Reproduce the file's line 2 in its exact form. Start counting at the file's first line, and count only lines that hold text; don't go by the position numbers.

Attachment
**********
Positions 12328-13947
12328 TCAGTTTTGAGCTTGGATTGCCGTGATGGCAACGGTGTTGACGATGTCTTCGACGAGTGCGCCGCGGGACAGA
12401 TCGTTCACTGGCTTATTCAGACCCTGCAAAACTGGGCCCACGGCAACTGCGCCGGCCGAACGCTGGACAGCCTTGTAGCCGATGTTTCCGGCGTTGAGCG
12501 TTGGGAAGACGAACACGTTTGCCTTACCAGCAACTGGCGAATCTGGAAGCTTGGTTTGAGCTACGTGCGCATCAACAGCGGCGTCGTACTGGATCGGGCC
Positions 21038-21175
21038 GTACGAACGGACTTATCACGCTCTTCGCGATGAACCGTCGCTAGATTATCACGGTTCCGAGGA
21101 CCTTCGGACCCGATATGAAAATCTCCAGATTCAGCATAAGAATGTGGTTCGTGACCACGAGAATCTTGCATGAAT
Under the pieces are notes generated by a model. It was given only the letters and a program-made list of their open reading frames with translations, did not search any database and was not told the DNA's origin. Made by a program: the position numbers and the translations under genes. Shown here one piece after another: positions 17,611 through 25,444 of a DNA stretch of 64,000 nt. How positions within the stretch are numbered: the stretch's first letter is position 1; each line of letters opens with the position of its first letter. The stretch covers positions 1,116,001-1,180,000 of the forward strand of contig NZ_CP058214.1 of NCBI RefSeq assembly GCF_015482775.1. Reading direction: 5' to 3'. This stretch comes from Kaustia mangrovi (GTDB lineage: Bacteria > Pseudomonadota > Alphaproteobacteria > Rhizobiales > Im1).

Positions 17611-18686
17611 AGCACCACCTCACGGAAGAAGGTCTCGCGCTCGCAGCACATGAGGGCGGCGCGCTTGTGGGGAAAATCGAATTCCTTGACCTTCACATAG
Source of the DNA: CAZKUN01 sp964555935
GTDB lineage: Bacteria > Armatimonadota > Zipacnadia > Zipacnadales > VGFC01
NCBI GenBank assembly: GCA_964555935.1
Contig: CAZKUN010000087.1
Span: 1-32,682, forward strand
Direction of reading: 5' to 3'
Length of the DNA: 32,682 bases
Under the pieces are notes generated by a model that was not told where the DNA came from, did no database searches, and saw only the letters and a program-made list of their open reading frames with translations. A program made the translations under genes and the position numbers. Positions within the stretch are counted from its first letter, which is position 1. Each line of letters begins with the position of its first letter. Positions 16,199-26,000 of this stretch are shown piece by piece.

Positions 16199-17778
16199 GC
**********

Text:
12328 TCAGTTTTGAGCTTGGATTGCCGTGATGGCAACGGTGTTGACGATGTCTTCGACGAGTGCGCCGCGGGACAGA